AIP Digital Archive
Electrical Engineering, Measurement and Control Technology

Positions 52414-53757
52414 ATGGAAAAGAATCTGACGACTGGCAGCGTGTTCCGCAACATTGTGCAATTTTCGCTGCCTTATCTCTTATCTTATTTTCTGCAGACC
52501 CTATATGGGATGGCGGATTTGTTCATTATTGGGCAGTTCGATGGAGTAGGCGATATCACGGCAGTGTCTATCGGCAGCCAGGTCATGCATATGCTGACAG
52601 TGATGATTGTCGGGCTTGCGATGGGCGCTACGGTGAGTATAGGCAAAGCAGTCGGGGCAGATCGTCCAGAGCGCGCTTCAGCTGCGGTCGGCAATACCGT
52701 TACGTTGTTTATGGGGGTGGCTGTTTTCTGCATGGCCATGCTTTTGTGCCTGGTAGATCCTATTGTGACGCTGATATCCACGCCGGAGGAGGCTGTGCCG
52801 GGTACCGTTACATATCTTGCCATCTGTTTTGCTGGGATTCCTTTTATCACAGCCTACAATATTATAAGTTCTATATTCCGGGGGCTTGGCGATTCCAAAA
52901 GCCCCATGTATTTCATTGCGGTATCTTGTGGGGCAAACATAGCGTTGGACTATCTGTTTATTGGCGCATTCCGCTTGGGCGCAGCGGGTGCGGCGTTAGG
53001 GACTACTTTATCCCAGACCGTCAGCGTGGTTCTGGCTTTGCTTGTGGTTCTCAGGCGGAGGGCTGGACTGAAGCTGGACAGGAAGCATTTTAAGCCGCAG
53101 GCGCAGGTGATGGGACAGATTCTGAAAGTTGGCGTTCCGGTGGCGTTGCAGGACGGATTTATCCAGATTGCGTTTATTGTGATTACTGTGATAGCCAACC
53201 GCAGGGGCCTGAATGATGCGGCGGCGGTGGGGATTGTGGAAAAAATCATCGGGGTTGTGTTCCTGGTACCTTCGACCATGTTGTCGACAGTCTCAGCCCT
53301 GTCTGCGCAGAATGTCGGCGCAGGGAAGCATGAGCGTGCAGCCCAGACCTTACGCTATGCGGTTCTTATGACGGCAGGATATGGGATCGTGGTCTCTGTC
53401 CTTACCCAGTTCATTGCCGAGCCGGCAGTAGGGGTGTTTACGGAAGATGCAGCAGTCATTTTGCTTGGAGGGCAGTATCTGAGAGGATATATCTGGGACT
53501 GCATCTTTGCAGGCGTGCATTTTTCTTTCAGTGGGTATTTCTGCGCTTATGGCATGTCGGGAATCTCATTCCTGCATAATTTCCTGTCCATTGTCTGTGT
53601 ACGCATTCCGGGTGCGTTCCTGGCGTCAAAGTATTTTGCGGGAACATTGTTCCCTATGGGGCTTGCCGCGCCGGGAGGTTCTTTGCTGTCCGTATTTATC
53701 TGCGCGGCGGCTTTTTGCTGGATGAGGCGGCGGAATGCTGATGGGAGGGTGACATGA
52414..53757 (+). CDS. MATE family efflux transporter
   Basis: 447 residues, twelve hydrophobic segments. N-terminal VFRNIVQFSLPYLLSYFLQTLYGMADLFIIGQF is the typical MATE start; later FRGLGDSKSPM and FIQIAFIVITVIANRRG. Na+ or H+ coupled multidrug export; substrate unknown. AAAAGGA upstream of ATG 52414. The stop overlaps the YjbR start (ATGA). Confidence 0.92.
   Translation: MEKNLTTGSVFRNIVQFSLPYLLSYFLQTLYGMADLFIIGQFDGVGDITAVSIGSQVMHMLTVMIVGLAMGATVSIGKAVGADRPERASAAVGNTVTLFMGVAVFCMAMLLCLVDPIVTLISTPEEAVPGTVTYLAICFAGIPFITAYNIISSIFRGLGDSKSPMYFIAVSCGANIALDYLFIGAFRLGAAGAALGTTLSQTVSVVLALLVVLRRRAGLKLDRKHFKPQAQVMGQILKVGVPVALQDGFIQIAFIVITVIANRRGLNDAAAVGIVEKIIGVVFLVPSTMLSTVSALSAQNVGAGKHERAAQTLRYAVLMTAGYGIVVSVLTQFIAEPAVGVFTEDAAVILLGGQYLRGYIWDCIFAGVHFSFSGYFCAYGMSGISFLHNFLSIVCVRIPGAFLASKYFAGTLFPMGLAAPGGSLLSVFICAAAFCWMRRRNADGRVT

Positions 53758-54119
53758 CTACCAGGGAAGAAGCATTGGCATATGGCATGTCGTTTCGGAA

We report the creation of two-dimensional fluorescence lifetime images, based on a sinusoidally modulated image intensifier that is operated as a radio-frequency phase-sensitive camera, synchronized to a mode-locked and cavity dumped picosecond dye laser. By combining the image intensifier with a CCD camera and applying digital image processing, lifetime-selective signal suppression can be realized even for fluorophores with comparable lifetimes. This phase-sensitive technique can be used to create fluorescence lifetime images, that is, images in which the contrast is based upon the fluorescence lifetimes rather than upon local probe concentration and/or intensity. Because the lifetimes of many dyes are sensitive to the chemical environments surrounding the fluorophore, fluorescence lifetime imaging (FLIM) can reveal the local chemical composition and properties of the molecular environment that surrounds the fluorophore. As an example we created images of rhodamine 6G (4 ns) and rhodamine B (1.5 ns) solutions in which the difference in lifetimes results in 100% contrast, whereas the total fluorescence intensity is similar. In order to estimate the time resolution obtainable with our phase-sensitive imaging setup, we also performed measurements using distance-selective suppression of optical signals backscattered from laser-illuminated targets. In these studies, we have created distance-selective images with a resolution of 3.75 cm, which corresponds to a lifetime resolution of 0.25 ns for fast-decaying fluorophores. Since we observed nearly 100% contrast for this 0.25 ns difference, still smaller distances and/or lifetime differences could be observed, which seems to imply some advantages of phase fluorometric lifetime imaging. Using these same intensifiers in the pulse-gating mode one expects a typical 5 ns gating time, which result in a distance resolution of only 75 cm. The distance-selective imaging principle has the potential for manifold applications related to robotics, construction, and even to spacecraft maneuvering. Fluorescence lifetime imaging, in combination with fluorescence microscopy, can have numerous applications to biochemistry, biophysics, and cell physiology.
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